If you want answers then don’t bother reading this blog. I have no answers, merely questions.
If you have read my previous blogs you will realise that all I seem to do is moan about how hard and time-consuming it all is, once your book is published. But I am facing yet another conundrum.
How much should I pay out in order to promote my debut novel, “The Jewel Garden”? When is it time to say, “Enough, I can’t afford to promote my book?”
Obviously, if it was easy to determine that a cost of £x resulted in sales of £y, then it would be an easy decision. But it is difficult (if not impossible) to determine why any reader buys a book and what it was that caught their attention and made them make the actual purchase.
I hope I have done all the basic things that I have been advised to do in order to promote my book, some of which have no cost (other than time), others do have a cost.
So, the costs I have paid out so far, which I would not have done if I had not written a book and wanted to promote myself as a write as well as my book, are:
- The cover of the book. This was painted by an artist friend. She asked for no money but I gave her a £100 token in appreciation. I have no idea how this compares with any other means of getting a cover produced.
- I have purchased about 10 hard-copies so far at discount to send to reviewers at a cost of £60. I have not yet received the reviews from some of the reviewers.
- Postcards printed to leave at bookshops, literary festivals, shop windows etc etc. I have had 150 printed at a cost of £90. I still have well over 100 left.
- I have joined the following societies in order to help promote me as an author as well as my book:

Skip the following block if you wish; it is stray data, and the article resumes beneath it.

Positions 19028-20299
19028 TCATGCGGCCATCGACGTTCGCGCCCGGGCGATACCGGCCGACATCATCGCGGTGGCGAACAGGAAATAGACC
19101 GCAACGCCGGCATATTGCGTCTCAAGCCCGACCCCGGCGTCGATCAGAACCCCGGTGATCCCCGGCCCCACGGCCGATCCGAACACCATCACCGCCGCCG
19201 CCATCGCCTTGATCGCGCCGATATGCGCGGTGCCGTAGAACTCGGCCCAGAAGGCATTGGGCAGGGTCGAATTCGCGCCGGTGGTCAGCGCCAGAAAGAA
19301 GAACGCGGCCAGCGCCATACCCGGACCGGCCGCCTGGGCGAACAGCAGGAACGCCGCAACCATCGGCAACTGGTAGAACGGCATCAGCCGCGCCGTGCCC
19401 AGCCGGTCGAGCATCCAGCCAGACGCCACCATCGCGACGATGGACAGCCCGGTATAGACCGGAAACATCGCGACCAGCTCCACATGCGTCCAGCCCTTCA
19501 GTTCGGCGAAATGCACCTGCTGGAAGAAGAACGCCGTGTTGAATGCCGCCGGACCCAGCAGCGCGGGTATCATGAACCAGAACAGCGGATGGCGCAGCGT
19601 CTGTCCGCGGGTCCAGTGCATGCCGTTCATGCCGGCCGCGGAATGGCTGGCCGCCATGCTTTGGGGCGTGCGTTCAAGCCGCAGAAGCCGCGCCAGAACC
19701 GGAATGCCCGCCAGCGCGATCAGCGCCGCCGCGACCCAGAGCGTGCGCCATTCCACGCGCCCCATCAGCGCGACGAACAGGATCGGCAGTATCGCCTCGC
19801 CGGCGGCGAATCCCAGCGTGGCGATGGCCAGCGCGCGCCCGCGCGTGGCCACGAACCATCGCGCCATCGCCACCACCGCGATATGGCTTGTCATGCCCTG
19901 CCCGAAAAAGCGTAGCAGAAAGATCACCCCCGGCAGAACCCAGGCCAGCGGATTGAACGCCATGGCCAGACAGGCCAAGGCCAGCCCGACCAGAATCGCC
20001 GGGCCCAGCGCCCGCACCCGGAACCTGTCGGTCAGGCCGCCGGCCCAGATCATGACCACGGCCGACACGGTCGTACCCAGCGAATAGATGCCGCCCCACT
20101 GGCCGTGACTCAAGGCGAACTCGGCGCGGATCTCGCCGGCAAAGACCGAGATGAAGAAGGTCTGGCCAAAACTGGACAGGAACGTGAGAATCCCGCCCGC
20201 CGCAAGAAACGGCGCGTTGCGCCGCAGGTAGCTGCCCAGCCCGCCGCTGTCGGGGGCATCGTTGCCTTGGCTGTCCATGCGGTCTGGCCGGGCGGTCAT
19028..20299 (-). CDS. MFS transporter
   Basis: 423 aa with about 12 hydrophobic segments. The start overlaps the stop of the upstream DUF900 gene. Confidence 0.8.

- Society of Authors – £102 per annum
- Contact an Author – £49.50 per annum. No-one has contacted me as yet.
- Historical Novel Society – $50 per annum. Not received their review as yet.
- Readers Review Room – £26.08 (will no longer be in operation after 2018. No reviews added.
- SWWJ – £55 per annum. Not received their review as yet.
There are a few other things that I could potentially pay for:
- A blog tour. I gather there are blog tours for historical novels but they certainly don’t get such mainstream visibility as those for crime/thrillers/light romances. I have had mixed responses about whether these are worth while. Some enthuse and some say they are not worth it. I suppose it depends on whether the author believes the tour resulted in sales. There are, unfortunately, no guarantees, so it is always going to be a risk. The costs vary, the cheapest I have seen is £45, which covers the basics but for £85 I would get my book “promoted over the blogs every day for a week. This includes reviews, interviews, guest posts and extracts. We also provide a professionally designed poster.” This sounds good to me, but I would have to sell a couple of hundred Kindle versions to cover the costs. Can anyone actually convince me that this is cost effective?
- Use a company such as Publishing Push to do all the promotion for you. This sounds perfect for someone like me – but comes at a relatively high cost. I seem to have lost the e-mail I had with indicative costs but I seem to recall that it is in the region on £400+. I would have to sell thousands of Kindle versions to cover these costs.
- Audio version. This is only something I started to consider yesterday after a writer colleague posted something on FaceBook. Again, there is a cost (I haven’t researched how much yet) and more time and effort.
- There are doubtless many more ways I could pay someone, which might possibly increase my sales.
No one cost is high, but there is the potential to spend a small fortune, far more than I may ever earn in sales, especially when the cost of the Kindle version is £1.99 and I get a % of that after the publisher has taken his %.
I still love my book and have faith that others will love it if they read it (based on the reviews on Amazon.co.uk). But how much should I spend before I say, “Enough, I can’t afford to promote my book?”